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Tuesday, July 20, 2010

Media Savy Kids

Great article I found at during today's Powerful Voices Open Door session...

“How do we prepare kids for living in a society where almost all their information and entertainment comes to them through a screen?” asks Renee Hobbs, Ed.D., director of the Media Education Lab at Temple University in Philadelphia.

  The answer: We teach media literacy, which trains children to think critically about both the overt and subtle media messages that wash over them every day. Media literacy — the ability to access, analyze, evaluate, and produce communication in a variety of forms — is growing in importance in schools across the country.

Click on the side link for additional resources including...

5 Media-Savvy Questions That Kids Should Ask

  1. Who created this message?
  2. What creative techniques are used to get my attention?
  3. How might different people interpret this message?
  4. What lifestyles, values, and points of view are in this message? What was left out and why?
  5. Why is this message being sent?

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Searching for India's Hole in the Wall | A World Bank Blog on ICT use in Education

Thanks to Will Richardson for sharing this story about street computers in India. I have heard of this before and am still fascinated by things like the author references below:
The contrast here was for me pretty stark: One the one hand, you had two computers set up outside which received minimal maintenance, and which anyone could use from 9-5 each day.  There was no direction on how to use this equipment, but that didn't stop kids from figuring it out via trial and error (or, more often, from other kids).  On the other hand, you had a dozen computers locked up in a school just a short walk away, gathering dust for lack of 'qualified teachers' to use them, and direct their use.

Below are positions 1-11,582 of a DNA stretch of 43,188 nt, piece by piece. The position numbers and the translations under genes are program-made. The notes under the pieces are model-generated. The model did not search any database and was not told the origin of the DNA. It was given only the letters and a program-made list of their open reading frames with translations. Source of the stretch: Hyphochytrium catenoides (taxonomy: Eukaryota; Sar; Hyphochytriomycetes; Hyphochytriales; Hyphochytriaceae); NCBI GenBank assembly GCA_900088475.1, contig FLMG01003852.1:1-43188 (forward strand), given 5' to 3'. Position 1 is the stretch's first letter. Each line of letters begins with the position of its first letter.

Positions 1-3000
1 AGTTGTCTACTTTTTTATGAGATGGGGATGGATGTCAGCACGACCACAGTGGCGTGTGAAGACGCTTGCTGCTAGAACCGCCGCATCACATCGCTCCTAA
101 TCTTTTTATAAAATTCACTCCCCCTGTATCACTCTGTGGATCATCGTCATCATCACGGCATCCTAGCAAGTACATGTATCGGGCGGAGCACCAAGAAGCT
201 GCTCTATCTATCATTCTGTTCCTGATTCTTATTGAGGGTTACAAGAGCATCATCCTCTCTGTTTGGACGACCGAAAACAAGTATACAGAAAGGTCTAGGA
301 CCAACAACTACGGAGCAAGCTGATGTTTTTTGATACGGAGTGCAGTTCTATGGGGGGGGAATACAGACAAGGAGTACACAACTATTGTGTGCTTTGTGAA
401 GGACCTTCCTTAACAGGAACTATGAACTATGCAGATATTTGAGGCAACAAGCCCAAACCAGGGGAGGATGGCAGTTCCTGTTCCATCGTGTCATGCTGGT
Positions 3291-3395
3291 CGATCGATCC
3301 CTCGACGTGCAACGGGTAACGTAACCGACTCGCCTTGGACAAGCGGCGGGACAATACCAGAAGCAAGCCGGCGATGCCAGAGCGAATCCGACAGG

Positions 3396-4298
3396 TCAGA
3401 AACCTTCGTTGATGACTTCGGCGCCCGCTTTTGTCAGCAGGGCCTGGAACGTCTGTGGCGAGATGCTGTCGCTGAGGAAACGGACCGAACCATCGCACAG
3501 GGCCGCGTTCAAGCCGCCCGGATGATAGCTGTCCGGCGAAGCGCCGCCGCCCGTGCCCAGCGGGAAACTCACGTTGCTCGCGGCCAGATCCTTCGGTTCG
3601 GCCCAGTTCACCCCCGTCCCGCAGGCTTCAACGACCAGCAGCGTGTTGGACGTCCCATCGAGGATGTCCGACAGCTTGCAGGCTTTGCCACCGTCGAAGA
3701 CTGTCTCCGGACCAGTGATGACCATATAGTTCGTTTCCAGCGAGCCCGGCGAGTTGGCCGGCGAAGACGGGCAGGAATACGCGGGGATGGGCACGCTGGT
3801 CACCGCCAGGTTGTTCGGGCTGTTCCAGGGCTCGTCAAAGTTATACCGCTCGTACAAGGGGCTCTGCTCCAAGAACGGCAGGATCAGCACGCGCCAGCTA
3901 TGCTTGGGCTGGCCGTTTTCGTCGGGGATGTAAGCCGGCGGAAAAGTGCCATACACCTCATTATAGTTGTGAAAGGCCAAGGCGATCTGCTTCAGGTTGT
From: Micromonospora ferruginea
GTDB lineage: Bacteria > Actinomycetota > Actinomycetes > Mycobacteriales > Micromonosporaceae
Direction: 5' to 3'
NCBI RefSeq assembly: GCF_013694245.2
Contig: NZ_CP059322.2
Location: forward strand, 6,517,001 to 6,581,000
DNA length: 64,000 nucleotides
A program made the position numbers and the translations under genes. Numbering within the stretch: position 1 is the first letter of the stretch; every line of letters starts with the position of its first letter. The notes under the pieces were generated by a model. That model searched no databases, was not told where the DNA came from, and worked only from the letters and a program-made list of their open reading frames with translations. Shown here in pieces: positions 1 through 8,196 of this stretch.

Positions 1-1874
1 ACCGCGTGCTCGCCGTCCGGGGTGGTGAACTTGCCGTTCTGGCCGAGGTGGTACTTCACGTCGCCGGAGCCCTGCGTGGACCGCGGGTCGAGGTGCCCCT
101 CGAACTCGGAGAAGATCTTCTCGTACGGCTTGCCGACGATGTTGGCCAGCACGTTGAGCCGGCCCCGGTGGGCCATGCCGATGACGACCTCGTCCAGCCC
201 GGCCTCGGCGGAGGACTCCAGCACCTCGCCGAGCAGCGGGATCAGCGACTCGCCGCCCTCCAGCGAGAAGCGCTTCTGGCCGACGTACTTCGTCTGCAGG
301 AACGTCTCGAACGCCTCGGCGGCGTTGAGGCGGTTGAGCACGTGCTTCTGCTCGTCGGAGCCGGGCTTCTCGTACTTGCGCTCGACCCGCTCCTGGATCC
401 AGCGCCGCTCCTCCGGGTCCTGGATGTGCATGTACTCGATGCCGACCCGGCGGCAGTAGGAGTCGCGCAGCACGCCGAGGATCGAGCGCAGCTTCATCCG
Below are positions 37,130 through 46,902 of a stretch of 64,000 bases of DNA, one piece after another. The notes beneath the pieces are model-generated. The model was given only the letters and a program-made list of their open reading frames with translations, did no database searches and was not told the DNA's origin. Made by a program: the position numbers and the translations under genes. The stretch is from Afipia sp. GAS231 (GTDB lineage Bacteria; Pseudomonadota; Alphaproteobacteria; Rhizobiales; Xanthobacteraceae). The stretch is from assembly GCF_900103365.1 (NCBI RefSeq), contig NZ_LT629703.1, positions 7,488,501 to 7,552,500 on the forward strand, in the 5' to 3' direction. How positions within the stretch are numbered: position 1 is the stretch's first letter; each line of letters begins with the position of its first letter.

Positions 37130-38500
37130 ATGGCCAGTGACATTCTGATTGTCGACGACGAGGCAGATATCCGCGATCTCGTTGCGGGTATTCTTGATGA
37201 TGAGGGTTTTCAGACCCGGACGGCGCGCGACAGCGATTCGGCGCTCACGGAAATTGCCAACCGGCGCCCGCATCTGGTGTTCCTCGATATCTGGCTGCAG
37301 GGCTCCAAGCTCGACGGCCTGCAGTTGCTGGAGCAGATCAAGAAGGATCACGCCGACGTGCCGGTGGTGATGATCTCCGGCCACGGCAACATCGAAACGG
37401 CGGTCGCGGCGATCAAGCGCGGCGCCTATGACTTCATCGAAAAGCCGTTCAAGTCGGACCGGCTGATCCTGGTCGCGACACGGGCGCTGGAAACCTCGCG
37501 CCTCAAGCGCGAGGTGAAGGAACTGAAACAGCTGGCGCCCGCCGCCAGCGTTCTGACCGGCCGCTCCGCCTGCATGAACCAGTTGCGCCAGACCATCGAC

The image of a locked school computer room door, and of an educator explaining why the door had to remain locked, however, and the image of a bunch of children animatedly using computers on the street less than a hundred meters away, is not one that I will soon forget.
Connect this to finding other kinds of "technology" on the street....Kids can find picture books on the street and they learn to hold the book the right way to have the pictures tell a story. That doesn't mean they can read and understand the written text, but they can figure out how the book "works". I know from my experiences with my own young children that the ease with which kids acquire the skills to manipulate technology is quite different from their ability to critically find and analyze information and use that information to create new things. Yes kids can find and USE this technology but are they really building the skills that they truly need without guidance? I wonder...